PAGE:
How to Care for Your Guinea Pigs
By Patricia Thomblison, DVM, MS
Guinea pigs, also known as cavies, are sociable creatures that make great pets. They prefer to have companions and it’s not unusual to fall in love with them and have multiple pigs creating a “herd”. In the wild they usually live in herds of 10 or more. You may not want to take on that large a group, but it is important to have more than one. Guinea pigs typically weigh 1 to 3 pounds and come in a many colors including: white, cream, tan, reddish brown, black, or a combination. The American Cavy Breeders Association recognizes 13 breeds that it divides into groups or varieties. The most common are recognized by hair type: American (short, smooth hair); Peruvian (long, silky hair); and Abyssinian (whorls of unruly, rough hair).
WHAT DOES MY GUINEA PIG NEED?
Since guinea pigs spend so much time in their cages it’s a good idea to get one as large as you can. One or two guinea pigs need a minimum of 7.5 square feet but larger is better. These larger spaces are easier to clean because they prevent the buildup of waste and allow the guinea pigs to separate their bathroom area from other activities.
The main function of bedding is absorb moisture from feces and urine. This slows bacterial growth and reduces the formation of ammonia, carbon dioxide and harmful bacterial toxins. It should be spot cleaned daily and changed completely every 3 or 4 days. There are several types of bedding available but avoid cedar chips and wood shavings.
Guinea pigs enjoy several types of toys, and a regular rotation can prevent boredom. They like and need to chew, explore, and hide, so suitable toys include paper bags, paper towel rolls, tunnels, and hideaways. There are several commercially available toys, but do not use balls or exercise wheels as guinea pigs may hurt themselves.
Feeding Guinea Pigs
Guinea pigs are herbivores, have a high metabolism, and, just like people, need Vitamin C in their diet or they will develop scurvy. A large part of their diet should be a good quality hay such as timothy to provide them necessary roughage. They can be fed small quantities of a high-quality pellet and vegetables. Some vegetables they are especially fond of are carrots, lettuce, and parsley. Don’t change what you are feeding rapidly and introduce new foods slowly. If you use Vitamin C drops in their water, change and mix it daily as it degrades quickly.
Guinea pigs tend to hide their symptoms if they are not feeling well. Their eyes should be open and clear. Breathing should be easy and quiet, and they should be able to move about without lameness. They are susceptible to several bacterial, viral, parasitic, and fungal diseases. Your veterinarian can help you monitor their health by checking for diseases, their weight, listening to their lungs and heart, and examining their teeth to make sure they aren’t overgrown. It is unusual for a guinea pig to not eat, so if your pet goes without food a trip to the veterinarian is warranted.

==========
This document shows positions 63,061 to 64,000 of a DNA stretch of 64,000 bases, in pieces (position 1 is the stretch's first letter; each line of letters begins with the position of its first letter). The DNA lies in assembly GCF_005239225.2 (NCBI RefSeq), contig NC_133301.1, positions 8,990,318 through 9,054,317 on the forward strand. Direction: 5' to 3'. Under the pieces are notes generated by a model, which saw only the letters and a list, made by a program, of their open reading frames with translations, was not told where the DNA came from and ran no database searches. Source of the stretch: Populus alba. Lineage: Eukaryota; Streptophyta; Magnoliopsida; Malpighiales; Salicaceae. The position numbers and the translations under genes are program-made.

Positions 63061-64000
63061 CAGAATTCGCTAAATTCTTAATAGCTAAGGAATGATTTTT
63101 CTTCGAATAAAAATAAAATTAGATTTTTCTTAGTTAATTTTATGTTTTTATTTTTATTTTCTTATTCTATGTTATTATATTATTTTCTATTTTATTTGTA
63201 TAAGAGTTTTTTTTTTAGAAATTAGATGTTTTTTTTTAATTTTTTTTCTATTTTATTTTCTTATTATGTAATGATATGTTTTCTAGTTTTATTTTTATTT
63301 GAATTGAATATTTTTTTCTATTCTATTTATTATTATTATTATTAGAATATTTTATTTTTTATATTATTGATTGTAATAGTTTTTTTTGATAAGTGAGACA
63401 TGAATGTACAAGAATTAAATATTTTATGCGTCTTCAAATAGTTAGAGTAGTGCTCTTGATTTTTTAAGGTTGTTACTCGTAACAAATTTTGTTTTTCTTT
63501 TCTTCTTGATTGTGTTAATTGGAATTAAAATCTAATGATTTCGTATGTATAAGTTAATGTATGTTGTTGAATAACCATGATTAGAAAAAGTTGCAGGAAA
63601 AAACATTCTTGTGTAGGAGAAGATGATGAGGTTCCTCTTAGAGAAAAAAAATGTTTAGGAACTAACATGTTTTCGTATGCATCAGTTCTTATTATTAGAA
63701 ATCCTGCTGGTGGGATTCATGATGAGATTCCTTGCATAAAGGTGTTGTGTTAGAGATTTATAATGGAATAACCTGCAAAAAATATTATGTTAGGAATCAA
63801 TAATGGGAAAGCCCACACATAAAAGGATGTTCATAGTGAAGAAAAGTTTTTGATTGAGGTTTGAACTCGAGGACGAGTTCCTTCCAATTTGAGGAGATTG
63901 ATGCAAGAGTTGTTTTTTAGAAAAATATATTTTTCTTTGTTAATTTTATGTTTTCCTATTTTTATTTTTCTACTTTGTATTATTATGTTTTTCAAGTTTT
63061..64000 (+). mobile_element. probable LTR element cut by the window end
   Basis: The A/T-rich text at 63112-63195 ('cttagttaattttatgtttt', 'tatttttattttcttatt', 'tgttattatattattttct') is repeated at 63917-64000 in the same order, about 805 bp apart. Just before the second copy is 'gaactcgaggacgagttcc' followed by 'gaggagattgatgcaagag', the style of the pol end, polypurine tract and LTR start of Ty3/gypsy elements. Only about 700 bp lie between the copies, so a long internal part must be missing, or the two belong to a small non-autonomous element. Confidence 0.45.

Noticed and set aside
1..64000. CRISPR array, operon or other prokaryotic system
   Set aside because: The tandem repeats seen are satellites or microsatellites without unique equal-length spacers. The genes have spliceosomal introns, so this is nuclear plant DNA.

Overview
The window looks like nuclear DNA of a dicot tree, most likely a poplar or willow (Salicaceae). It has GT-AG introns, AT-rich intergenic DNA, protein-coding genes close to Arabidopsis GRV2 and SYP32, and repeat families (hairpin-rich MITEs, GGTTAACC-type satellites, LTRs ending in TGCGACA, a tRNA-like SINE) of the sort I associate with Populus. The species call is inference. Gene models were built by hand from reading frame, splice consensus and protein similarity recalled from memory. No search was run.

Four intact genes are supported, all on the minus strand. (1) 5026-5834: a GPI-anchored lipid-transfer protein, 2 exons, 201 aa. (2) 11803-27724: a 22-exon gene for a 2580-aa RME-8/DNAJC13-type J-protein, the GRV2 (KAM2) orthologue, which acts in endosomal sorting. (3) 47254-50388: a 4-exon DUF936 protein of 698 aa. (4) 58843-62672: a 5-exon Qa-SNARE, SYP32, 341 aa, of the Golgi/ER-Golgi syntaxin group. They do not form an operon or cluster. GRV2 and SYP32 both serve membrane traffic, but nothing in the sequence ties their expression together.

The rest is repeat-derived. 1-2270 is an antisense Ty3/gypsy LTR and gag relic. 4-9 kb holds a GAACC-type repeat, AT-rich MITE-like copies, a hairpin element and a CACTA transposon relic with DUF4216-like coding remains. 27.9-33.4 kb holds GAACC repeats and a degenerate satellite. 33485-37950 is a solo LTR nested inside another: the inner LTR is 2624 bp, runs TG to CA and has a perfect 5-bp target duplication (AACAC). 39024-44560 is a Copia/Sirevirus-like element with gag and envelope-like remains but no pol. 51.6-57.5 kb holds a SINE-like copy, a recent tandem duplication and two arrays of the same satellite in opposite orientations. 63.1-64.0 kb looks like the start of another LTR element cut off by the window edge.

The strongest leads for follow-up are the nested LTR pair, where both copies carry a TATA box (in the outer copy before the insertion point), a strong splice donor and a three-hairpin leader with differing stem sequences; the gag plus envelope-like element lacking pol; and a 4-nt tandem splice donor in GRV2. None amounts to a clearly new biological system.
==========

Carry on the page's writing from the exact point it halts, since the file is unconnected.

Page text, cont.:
Skin and Haircoat
Skin and haircoat are especially vulnerable to disease that you can see. ZYMOX® for Small Animal & Exotics Topical Spray and Topical Cream can aid in the management of many of these common conditions. ZYMOX products are non-toxic and have been shown to be effective on bacteria and fungus. What’s more, they don’t contain any antibiotics or corticosteroids.
Here are some special things to look for and ways to help.
- Looks like red swollen skin between the back legs.
- This can be the result of urinary tract infections or limited mobility. Treat the skin and look for the underlying condition.
- Redness or a discharge from or around the ear may indicate an ear infection.
- If only the outer ear is affected topical treatment may be helpful. If infections persist, other treatments should be pursued.
- Look for itchy areas with hair loss, redness or scaling.
- This is common in guinea pigs and contagious to people. Treat with antifungal spray or lotion and be extra careful with hygiene habits.
Wounds or cuts
- If the wound is bleeding, apply pressure with a clean gauze pad or towel.
- For deep or infected, take your guinea pig to the veterinarian as soon as possible. If it is superficial, keep the area clean and apply a topical cream or spray, like ZYMOX.
- The footpads are red and swollen, may have sores or become overgrown.
- This occurs most frequently when the guinea pig is overweight or are walking on a rough surface. Make sure their nails are trimmed so their walking pattern is uniform. Keep the feet clean and make sure the bedding is appropriate. Use a cream or spray to decrease the risk of infection.
As with any health condition, be sure to check with your veterinarian for proper medical care.
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